The elements required in a laboratory report vary depending on the requirements of the unit or school.
Each school will usually have a basic template for you to follow and should dictate what they expect from you.
Because each school requires something a little bit different, an overview of a typical laboratory report has been provided.
The aim provides a succinct description of the purpose of your experiment. Typically, you will be tasked with verifying an existing theory by comparing experimental results with theoretical calculations for an experimental report. If a piece of software or equipment is used it is often referenced in the aim.
“The aim of this experiment was to examine the operation of controlled DC rectifiers for single-phase and three-phase inputs using Simulink.”
Background theory gives an overview of the scientific principles that were examined during an experiment. If your experiment was designed to test a hypothesis it also provides justification for the hypothesis – including relevant scientific literature that has been appropriately referenced.
In your Background Theory you will need to include:
- Enough background information to provide the reader with an understanding of the basic theory
- Properly referenced scholarly sources, for example: peer-reviewed journal articles, lecture notes, and textbooks
- The scope of your report.
Click on the “Background Theory Example” on the right-hand side of the screen to view an example excerpt.
Equipment and Method
These sections of your report outline the equipment and materials used while conducting your experiment as well as the method you followed to obtain your results.
This information is important as it allows for others to reproduce your experiment and, in theory, get the same results.
In the Equipment and Method sections of your report you will need to provide:
- Enough context that your experiment could be repeated – scope, limitations and assumptions made during the experiment
- Enough information on equipment used that a suitable alternative can be sourced.
Your aim, background theory, equipment and method will all be outlined in your introduction. Complete Activities One and Two, on the right-hand side of the page, to identify the elements of an introduction and examples of a good introduction for a Laboratory Report.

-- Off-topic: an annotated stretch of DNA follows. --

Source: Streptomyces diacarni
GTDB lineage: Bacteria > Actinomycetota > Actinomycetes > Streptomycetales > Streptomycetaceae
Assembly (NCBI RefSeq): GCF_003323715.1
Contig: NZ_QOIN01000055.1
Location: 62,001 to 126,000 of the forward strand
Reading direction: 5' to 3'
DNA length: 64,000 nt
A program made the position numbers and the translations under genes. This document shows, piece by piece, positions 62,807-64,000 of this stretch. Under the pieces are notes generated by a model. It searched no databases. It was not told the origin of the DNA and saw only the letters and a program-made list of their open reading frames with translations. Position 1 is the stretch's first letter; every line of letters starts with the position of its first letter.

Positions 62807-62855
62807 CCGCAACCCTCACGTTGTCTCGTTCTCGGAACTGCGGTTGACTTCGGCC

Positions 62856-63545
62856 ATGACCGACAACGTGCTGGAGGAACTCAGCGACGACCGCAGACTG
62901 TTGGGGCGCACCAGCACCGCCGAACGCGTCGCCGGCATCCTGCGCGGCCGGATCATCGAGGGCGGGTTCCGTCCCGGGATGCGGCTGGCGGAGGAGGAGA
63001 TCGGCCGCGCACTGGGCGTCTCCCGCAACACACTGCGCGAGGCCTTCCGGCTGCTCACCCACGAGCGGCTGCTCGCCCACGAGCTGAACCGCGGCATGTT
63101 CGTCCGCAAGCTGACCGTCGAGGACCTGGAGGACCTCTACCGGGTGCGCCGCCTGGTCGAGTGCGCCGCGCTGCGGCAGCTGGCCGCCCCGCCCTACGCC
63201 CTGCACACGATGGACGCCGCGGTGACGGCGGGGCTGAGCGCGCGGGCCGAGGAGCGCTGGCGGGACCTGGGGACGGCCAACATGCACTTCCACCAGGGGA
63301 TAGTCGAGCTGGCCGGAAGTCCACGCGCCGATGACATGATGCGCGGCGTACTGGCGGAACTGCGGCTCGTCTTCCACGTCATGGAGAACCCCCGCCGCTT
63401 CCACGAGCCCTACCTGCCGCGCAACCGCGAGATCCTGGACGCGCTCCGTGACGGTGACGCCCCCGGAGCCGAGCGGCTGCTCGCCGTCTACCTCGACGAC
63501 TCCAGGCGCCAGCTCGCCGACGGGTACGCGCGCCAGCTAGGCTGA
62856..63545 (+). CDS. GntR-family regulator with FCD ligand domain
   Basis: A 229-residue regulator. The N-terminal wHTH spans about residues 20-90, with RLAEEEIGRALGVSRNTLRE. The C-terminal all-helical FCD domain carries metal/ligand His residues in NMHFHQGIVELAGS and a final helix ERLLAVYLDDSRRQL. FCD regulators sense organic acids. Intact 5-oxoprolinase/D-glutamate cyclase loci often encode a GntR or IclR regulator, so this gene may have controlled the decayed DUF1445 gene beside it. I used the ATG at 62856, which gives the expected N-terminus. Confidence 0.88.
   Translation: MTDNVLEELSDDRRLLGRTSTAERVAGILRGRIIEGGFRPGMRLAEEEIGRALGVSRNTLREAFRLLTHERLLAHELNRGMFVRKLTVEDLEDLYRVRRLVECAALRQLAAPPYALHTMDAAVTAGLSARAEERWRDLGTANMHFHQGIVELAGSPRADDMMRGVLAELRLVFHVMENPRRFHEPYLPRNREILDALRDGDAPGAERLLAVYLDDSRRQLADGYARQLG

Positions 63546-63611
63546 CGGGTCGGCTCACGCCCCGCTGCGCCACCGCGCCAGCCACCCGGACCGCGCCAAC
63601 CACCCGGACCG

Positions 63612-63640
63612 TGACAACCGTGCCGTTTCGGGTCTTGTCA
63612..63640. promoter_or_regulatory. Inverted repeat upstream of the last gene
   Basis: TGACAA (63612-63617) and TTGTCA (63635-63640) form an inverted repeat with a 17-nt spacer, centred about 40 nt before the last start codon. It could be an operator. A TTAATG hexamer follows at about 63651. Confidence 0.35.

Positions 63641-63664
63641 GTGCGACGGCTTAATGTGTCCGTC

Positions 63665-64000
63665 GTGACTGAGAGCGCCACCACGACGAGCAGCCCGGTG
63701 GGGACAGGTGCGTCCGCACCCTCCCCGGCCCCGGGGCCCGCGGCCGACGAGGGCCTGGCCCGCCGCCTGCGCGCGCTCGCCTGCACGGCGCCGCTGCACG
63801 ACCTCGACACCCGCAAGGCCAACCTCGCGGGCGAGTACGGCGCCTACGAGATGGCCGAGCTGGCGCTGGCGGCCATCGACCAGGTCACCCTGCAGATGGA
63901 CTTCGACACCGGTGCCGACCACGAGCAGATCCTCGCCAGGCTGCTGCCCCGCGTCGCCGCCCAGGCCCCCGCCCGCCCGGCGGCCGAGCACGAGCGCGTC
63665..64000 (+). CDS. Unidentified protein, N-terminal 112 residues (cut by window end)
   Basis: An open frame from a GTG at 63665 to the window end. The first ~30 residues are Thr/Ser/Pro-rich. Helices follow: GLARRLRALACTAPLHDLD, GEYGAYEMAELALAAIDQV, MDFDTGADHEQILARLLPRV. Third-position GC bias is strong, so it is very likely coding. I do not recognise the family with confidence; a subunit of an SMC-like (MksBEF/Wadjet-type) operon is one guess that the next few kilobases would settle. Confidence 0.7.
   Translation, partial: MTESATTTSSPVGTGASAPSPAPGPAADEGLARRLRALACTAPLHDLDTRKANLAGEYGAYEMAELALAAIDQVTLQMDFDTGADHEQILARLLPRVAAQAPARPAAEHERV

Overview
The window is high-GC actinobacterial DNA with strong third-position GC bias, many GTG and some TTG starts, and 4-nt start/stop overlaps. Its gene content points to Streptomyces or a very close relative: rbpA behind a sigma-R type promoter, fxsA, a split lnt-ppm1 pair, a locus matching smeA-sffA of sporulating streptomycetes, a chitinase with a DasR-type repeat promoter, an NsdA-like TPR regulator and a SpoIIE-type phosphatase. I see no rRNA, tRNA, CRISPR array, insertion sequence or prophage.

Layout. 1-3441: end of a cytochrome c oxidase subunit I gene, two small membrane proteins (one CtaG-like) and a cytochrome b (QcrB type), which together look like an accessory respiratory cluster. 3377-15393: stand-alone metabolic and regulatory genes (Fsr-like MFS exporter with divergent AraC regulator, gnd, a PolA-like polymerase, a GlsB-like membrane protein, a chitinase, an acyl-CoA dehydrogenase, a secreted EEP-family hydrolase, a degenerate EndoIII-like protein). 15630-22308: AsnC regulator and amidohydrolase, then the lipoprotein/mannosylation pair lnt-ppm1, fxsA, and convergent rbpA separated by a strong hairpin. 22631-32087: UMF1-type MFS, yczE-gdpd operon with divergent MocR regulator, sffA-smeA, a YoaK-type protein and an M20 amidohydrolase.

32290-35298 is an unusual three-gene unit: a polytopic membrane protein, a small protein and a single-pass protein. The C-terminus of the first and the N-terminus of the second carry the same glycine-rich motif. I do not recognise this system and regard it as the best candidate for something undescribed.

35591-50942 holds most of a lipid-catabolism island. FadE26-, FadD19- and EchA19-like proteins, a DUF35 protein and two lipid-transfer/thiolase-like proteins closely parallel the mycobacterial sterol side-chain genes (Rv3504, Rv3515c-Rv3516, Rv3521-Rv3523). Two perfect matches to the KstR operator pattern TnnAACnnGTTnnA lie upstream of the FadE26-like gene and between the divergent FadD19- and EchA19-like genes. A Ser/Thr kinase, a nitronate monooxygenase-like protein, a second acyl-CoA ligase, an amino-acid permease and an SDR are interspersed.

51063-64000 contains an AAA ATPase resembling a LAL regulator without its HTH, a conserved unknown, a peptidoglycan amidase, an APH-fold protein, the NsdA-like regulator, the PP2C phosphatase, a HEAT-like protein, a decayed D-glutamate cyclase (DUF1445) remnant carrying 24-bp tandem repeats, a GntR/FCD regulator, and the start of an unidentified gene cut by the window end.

This section of your report will contain the data you obtained during the experiment. This data should be presented in a way that makes it easily accessible to the reader – that is graphically or tabulated where possible. If there are multiple experiments to be conducted in the same laboratory, these should be separated into separate sub-sections to increase readability.
The contents of this section should be observations only; save the interpretation of your results for the discussion section. It is important that any statements in this section are clear, concise and accurate – avoid using vague terms; instead use specific language to illustrate your results to the reader.
For example, say:
“The difference between the simulation and theoretical results was less than 1%.”
“The difference between the simulation and theoretical results was small.”
The structure and content of your discussion section depends greatly on the aim of your experiment; thus, there is no “one size fits all” solution to writing a discussion section. However, three steps have been outlined in the following slides that will help you to perfect your discussion writing abilities.
Step 1: Link your results to your aim or hypothesis:
In your aim, you outlined what your experiment set out to examine. Are your results consistent with the aim or hypothesis outlined at the beginning of your report?
Step 2: Compare your results to existing theory, or previous results:
Do your results agree with the existing scientific theory?
Step 3: Identify any errors or inconsistencies in your results and provide a rationale or ways to improve the accuracy of your results.
What were the sources of uncertainty or error while conducting your experiment? This can include things like:
- Equipment tolerances
- Equipment failure
- Measurement errors.
Even if your experiment failed, it is still possible to achieve a good mark by analysing how and where the experiment failed and how it could be improved.
Some laboratory sessions may include a list of questions that must be answered. Typically these questions should be answered in your discussion section in paragraph form rather than simply listing the questions and their answers.
Your conclusion should be used to provide a succinct overview of the experiment, the results achieved and whether the experiment was successful.
It may also include any recommendations you have for further research or refinements to the procedure used to obtain your results.
It is important that you do not introduce any new material in your conclusion that was not discussed in your report.
When writing your report, it is important to cite any information that is not from your own research.
This not only gives credit to the original author, it also increases the legitimacy of your findings.
It is important to remember that a reference list contains ONLY sources actively used in your report; it is NOT a bibliography or reading list.
Different departments require different referencing styles. The most common styles used at Curtin can be found on the Curtin University Library webpage. Follow the link on the slide to view the library referencing guides relevant to your unit.
If you are unsure which referencing guide to use, refer to your unit outline or ask your tutor.
Click on the NEXT PAGE button at the bottom of the screen to learn about the Format and Style of a laboratory report.
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